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Looking at AML in the New Era of Money Laundering: Where we’ve been and what’s to come

The United Nations has estimated that between $800 billion and $2 trillion are laundered every year, though it’s almost impossible to know the true amount. In an attempt to deter this crime, we’re seeing fines continue to increase. In 2020, authorities handed out $5.6 billion in money laundering fines – a massive uptick from prior years – and when the final numbers are released for 2021, it’s certain to be even higher.   

Bad actors, for their part, are continuing to find new ways of laundering money to fuel heinous crimes – and the rise of cryptocurrency has provided an increasingly appealing vehicle to do so.  

And despite new attempts at regulations, banks and regulators lag sorely behind, even as the anti-money laundering (AML) industry continues to grow. Let’s take a look at what we’ve seen this year and what we should expect to see in 2022. 

The orthodoxy and nurture of failure continues 

The pandemic enabled money laundering to flourish to a greater extent than it already had been. For example, the number of shell companies skyrocketed. Though money launderers were still selling drugs and committing other crimes, they couldn’t launder all their cash through their normal channels due to closures and lockdowns. So, they switched tactics and started buying small, distressed businesses for cash. 

Those in the AML sector are still using a Model T Ford to catch criminals in Ferraris. The technology being used is antiquated; the regulations lag behind.  

Innovation is hard to prove beyond large marketing budgets and over-promises 

Innovation in the last year has been difficult to find, even as enormous amounts of capital are flooding the market. The global AML software market is rapidly growing, with BIS Research predicting it will grow at a CAGR of 14% from now until 2025.  

There are new vendors throwing their hats in the ring all the time, but what’s happening is that for banks, it’s harder to see the forest for the trees. Not all these technologies are created equal, and the crowded market makes it even more difficult to figure out what solutions are actually going to help fix the problem. It’s difficult for IT buyers to understand the differences in toolkits, especially when you have small but impressively capitalized vendors and consulting firms saying they have a product (but they’re really stretching the truth.)  Proof of innovation will be aggressively focused on rapid, materially, and measurable comparisons on the delta of improvement in the innovation. Most critically these tests must use exactly the same data as previously used, otherwise apples to apples comparisons and real value measurement will never be understood.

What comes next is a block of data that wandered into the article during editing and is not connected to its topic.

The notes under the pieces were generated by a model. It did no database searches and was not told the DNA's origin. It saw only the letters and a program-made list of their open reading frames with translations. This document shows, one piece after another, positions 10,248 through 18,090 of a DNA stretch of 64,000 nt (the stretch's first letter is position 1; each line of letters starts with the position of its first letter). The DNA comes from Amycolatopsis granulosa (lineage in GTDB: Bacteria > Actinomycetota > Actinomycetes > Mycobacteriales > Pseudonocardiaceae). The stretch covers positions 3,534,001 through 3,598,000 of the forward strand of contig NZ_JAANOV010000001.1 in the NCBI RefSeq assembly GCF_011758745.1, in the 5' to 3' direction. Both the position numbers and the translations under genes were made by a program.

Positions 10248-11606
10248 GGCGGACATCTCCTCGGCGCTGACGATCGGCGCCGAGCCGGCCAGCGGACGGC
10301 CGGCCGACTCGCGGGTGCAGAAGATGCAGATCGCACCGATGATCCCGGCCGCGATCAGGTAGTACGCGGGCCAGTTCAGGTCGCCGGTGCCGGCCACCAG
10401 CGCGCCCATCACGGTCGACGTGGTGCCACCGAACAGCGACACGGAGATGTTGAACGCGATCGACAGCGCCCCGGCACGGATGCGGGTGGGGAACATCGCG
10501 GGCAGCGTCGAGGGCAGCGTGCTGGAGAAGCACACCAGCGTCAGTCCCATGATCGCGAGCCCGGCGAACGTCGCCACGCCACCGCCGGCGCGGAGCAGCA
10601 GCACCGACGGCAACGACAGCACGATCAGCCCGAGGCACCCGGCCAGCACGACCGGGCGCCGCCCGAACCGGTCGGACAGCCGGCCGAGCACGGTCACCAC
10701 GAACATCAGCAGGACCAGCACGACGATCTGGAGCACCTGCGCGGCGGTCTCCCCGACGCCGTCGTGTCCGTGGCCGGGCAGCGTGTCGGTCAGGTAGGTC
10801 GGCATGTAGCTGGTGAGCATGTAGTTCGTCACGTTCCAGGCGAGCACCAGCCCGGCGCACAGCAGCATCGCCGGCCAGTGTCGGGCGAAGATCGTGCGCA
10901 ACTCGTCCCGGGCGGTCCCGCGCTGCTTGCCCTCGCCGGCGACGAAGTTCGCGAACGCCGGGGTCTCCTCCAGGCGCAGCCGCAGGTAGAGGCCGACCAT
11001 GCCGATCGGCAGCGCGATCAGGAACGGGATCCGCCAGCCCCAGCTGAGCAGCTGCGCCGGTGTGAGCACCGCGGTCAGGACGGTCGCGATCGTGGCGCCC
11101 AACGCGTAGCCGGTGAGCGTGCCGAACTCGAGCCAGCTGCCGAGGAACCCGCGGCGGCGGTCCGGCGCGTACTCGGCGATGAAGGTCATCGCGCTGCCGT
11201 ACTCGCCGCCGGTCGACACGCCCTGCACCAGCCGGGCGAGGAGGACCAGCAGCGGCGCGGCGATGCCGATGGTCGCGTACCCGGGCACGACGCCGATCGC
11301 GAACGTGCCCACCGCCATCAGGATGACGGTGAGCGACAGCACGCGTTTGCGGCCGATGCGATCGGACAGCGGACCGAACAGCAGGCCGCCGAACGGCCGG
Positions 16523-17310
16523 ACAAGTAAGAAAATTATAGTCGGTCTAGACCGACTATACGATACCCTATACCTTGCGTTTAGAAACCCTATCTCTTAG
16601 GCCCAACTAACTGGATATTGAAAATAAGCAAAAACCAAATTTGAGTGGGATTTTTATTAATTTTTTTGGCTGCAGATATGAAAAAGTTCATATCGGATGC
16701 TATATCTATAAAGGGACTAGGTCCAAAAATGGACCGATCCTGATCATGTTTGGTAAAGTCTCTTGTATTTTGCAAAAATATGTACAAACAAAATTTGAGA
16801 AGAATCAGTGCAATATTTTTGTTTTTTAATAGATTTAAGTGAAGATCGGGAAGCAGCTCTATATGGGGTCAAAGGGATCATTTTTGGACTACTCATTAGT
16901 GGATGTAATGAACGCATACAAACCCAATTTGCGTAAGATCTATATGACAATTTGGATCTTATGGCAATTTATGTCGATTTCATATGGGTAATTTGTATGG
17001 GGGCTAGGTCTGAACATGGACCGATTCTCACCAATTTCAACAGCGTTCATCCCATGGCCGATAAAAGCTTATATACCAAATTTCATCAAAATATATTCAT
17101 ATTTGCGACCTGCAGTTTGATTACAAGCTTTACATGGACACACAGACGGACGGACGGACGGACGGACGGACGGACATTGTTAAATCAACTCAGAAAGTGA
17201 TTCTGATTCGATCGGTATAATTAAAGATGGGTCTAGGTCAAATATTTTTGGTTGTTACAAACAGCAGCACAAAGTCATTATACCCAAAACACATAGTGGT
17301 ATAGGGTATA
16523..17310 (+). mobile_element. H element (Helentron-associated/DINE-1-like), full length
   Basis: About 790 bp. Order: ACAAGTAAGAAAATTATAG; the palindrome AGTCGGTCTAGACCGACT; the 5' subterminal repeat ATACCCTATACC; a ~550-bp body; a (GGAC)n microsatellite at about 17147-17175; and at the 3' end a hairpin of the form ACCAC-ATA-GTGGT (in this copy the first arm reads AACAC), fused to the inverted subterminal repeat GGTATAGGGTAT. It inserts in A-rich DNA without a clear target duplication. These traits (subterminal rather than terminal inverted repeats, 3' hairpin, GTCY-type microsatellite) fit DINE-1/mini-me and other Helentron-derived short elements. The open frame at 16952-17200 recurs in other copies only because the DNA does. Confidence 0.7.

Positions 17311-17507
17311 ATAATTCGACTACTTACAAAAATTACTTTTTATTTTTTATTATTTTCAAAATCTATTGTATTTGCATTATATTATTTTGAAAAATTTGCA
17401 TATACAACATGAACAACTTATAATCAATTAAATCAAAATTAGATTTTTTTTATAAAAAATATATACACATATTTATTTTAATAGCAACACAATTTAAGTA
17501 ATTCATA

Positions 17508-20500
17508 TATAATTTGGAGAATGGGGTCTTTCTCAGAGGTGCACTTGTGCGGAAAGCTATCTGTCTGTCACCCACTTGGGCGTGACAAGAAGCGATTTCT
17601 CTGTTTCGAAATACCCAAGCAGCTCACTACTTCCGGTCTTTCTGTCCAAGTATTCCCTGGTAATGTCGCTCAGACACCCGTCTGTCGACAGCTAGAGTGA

We have opened a Pandora’s Box: The gap between understanding technology and regulation continues to grow 

The fundamentals of enterprise technology have radically changed, and that change is accelerating.  

There are a lot of questions right now. That includes everything from  how exactly blockchain is changing the financial supply chain to how crypto is being used more effectively to commit financial crime. Are new payment mechanisms making access to the financial markets easier and opaquer?  How are deep fakes and robust synthetic identity designs changing the risk in understanding and predicting risk? How is social media stimulating new global communities, both good and bad?  

Legislators and regulators significantly lag behind on the answers to these and other questions. Sen. Richard Blumenthal’s recent (embarrassing) failure to understand Instagram is just one example of the knowledge gap that exists with technology and those tasked with trying to understand it,  know how it can be used to facilitate crime and then regulate it.  

 It won’t be next year, but over the next few years a generational improvement in understanding will be needed to curb new technology exploitation. Otherwise,  government and regulator legislation will remain focused on the market as it was 20 years ago - not as it currently is -  leaving the banking system full of holes for exploitation, arbitrage, and outright crime.